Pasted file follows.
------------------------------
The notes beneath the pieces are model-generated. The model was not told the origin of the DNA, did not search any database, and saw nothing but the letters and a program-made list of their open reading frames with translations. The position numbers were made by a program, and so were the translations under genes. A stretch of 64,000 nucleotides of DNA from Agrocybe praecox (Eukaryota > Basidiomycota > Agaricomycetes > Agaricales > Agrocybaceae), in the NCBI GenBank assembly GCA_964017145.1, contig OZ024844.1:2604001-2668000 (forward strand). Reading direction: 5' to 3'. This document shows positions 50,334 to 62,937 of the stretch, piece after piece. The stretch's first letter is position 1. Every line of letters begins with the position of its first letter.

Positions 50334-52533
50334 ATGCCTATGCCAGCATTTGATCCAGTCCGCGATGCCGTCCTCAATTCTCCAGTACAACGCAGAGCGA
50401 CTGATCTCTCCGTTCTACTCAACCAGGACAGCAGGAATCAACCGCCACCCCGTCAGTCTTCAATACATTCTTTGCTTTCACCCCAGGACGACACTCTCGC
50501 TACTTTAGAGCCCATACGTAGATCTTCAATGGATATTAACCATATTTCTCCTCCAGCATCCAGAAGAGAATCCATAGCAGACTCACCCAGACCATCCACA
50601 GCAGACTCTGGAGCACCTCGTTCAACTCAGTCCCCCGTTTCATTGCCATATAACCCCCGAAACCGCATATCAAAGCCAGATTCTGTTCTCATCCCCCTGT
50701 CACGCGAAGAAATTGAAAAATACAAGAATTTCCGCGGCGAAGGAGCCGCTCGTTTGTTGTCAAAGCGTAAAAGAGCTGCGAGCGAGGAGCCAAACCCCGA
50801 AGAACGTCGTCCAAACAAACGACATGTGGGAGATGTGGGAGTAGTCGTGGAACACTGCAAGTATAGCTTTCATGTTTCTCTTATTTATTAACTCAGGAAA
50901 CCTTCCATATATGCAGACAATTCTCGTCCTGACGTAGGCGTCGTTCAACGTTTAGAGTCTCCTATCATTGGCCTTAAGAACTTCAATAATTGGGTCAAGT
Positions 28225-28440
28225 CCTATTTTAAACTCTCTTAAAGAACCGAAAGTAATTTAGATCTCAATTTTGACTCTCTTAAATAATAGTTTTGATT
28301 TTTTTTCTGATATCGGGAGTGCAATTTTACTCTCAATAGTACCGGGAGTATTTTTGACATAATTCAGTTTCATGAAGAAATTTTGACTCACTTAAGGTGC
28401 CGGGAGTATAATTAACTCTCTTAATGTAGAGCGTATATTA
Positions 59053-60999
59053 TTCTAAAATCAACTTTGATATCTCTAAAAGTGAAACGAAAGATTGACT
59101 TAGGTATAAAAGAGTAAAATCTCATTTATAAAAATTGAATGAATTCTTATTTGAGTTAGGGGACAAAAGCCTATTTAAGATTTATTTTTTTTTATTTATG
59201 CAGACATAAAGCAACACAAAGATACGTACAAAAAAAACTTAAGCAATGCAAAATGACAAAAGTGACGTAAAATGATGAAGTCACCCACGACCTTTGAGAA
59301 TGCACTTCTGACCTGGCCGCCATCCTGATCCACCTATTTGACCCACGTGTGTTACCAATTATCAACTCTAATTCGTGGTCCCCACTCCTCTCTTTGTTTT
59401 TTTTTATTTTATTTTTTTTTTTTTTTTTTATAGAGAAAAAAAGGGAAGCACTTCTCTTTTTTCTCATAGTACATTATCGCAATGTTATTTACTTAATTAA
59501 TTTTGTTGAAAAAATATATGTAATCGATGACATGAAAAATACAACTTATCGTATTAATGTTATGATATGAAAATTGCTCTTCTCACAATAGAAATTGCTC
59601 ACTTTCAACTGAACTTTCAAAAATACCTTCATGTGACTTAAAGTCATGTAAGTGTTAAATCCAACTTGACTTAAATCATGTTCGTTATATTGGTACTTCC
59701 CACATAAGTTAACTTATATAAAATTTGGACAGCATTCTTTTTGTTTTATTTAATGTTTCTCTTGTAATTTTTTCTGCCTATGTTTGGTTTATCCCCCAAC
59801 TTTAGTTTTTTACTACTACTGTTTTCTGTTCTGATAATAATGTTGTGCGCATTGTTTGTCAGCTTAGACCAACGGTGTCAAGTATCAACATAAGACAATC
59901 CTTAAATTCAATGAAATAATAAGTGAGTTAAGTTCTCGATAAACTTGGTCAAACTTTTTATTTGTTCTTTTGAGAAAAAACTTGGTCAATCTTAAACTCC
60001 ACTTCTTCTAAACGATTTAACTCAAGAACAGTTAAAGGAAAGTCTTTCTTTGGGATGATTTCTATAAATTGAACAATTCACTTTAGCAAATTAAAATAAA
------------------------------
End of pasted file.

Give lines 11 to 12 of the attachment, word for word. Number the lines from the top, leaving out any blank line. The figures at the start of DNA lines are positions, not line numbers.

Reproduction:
28225 CCTATTTTAAACTCTCTTAAAGAACCGAAAGTAATTTAGATCTCAATTTTGACTCTCTTAAATAATAGTTTTGATT
28301 TTTTTTCTGATATCGGGAGTGCAATTTTACTCTCAATAGTACCGGGAGTATTTTTGACATAATTCAGTTTCATGAAGAAATTTTGACTCACTTAAGGTGC